- Murray Edwards, Newnham and Lucy Cavendish admit only women;
- Clare Hall and Darwin admit only postgraduates;
- Hughes Hall, St Edmund’s and Wolfson admit only mature students or postgraduates.
No colleges are all-male, although most originally were. Darwin, founded in 1964, was the first mixed college, while in 1972 Churchill, Clare and King's colleges were the first previously all-male colleges to admit women. The last all-male college to become mixed was Magdalene, in 1988. In 1973 Hughes Hall became the first all-female college to admit men, and Girton admitted men in 1976.
Lucy Cavendish also places restrictions on the admission of staff members, allowing only females to become fellows of the college. The same is true of Newnham, but not Murray Edwards.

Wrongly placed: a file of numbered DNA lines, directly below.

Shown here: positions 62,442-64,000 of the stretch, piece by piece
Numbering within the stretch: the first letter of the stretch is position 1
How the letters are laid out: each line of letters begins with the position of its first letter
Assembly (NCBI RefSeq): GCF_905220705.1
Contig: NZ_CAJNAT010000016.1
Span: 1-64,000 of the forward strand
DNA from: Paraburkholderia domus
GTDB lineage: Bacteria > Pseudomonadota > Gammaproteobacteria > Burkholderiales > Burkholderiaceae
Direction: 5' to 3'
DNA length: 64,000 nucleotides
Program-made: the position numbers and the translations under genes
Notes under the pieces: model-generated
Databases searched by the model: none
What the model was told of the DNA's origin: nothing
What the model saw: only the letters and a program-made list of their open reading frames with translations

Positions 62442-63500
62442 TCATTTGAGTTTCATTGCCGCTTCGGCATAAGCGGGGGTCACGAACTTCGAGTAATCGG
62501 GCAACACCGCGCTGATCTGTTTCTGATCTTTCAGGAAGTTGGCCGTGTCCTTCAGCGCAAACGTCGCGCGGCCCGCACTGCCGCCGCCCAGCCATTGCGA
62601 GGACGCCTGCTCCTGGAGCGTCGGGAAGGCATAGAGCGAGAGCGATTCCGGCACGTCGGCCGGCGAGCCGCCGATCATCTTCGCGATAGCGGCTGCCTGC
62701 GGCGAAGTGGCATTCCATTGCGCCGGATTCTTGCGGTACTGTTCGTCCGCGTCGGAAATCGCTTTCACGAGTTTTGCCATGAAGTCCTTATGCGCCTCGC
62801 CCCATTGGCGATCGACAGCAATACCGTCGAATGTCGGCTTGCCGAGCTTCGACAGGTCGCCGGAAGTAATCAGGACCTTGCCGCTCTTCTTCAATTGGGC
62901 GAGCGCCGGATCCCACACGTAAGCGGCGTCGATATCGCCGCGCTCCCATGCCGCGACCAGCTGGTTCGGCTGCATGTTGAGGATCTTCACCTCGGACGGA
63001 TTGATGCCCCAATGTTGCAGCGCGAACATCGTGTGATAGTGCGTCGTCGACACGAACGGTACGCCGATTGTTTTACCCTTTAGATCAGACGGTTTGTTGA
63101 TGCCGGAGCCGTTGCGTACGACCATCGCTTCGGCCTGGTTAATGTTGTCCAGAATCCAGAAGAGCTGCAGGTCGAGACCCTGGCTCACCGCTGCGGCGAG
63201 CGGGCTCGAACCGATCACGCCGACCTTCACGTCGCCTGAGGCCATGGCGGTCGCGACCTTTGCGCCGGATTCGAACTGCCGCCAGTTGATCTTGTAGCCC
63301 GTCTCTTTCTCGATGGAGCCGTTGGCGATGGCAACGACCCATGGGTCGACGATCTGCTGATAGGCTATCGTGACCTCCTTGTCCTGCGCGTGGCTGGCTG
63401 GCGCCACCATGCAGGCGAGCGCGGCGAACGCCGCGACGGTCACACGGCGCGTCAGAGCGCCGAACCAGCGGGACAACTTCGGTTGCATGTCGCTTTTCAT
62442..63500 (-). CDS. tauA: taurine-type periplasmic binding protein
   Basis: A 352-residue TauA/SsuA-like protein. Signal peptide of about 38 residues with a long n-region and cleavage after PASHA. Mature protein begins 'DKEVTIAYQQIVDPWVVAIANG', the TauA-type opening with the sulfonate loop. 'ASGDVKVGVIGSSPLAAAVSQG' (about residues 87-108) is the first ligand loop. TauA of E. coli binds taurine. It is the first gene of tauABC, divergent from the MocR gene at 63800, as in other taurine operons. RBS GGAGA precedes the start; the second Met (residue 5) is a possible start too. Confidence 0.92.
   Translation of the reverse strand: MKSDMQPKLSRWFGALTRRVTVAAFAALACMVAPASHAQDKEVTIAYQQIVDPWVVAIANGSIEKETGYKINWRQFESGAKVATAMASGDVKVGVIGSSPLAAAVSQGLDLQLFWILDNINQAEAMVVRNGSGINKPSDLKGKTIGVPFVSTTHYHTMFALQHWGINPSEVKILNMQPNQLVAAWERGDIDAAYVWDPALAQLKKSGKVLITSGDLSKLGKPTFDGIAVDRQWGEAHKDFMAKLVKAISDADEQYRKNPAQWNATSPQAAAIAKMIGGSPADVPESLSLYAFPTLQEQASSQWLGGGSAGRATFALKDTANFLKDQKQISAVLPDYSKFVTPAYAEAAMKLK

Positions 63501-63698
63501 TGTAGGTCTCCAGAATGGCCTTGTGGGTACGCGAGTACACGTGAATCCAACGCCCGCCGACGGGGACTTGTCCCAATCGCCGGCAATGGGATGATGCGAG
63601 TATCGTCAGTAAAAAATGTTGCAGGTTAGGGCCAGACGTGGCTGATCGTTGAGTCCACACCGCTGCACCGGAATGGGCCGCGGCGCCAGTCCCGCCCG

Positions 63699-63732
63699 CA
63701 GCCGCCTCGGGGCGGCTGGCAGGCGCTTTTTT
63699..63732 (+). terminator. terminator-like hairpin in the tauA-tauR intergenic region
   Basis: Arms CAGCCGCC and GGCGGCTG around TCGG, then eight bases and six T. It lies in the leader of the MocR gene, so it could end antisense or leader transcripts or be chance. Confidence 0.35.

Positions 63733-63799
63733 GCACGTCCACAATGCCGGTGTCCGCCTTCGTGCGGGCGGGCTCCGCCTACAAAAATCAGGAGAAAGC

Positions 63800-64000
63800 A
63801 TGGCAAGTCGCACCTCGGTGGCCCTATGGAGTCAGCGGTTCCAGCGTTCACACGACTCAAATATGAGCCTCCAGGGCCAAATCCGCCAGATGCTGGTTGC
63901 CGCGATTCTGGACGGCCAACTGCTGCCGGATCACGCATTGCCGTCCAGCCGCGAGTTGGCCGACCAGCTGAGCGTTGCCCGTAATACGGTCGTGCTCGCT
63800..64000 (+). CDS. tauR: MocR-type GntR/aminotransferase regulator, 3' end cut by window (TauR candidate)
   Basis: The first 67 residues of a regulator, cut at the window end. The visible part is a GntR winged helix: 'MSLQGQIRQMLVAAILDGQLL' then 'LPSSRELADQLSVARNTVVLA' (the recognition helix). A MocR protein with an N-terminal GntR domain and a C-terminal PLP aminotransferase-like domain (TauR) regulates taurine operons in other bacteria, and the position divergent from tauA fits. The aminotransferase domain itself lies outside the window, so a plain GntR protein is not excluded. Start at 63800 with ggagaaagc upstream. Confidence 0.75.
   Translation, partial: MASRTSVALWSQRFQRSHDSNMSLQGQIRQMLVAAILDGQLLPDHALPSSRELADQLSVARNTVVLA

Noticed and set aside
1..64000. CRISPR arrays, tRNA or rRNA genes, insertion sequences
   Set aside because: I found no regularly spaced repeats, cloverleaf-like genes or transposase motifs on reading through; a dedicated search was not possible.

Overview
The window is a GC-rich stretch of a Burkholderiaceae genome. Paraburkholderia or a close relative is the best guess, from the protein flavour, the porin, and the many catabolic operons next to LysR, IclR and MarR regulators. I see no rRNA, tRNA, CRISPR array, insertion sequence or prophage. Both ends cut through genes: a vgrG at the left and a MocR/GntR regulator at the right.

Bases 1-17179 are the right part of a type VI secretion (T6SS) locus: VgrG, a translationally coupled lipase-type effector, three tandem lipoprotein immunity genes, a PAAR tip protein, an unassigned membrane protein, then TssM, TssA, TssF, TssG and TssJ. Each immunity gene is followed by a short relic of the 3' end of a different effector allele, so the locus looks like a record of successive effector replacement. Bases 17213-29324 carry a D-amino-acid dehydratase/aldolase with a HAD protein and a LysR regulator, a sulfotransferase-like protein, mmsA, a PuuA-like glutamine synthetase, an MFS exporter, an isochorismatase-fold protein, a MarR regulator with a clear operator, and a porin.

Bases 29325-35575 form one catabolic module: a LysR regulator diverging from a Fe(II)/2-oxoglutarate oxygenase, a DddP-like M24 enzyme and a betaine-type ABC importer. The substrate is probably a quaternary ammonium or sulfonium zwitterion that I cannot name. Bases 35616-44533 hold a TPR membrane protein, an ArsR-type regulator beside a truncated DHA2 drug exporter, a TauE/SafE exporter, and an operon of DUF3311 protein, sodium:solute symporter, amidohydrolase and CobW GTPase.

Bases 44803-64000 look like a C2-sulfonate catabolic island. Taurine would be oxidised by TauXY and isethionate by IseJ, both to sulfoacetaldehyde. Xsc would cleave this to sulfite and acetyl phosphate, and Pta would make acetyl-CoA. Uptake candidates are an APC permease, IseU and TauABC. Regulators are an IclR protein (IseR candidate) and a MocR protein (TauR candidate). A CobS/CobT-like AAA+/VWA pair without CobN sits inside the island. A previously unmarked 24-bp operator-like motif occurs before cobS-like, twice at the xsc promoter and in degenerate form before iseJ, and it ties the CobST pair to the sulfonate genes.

Key: U–undergraduates, P–postgraduates, Abb-Official abbreviation used in the Reporter.
|Scarf colours||College||Founded||U||P||Male %||Female %||Total||Endowment ||Net Assets
|Assets per student
||Clare Hall||1966||0||155||47||53||155||£18,180,429||£38,504,565||£91,738||||CLH||Graduate students only.|
||Darwin||1964||0||710||54||46||710||£22,775,664||£71,989,043||£101,393||||DAR||Graduate students only.|
||Girton||1869||455||321||53||47||776||£49,229,000||£152,179,000||£186,148||||G||Formerly women's only; became mixed in 1976|
||Gonville and Caius||1348||591||195||60||40||786||£73,249,000||£337,917,000||£429,919||||CAI|
||Hughes Hall||1885 (1949)||60||500||61||39||736||£12,310,000||£43,727,997||£59,413||||HH||Mature undergrad, and grad students only. Became mixed in 1973.|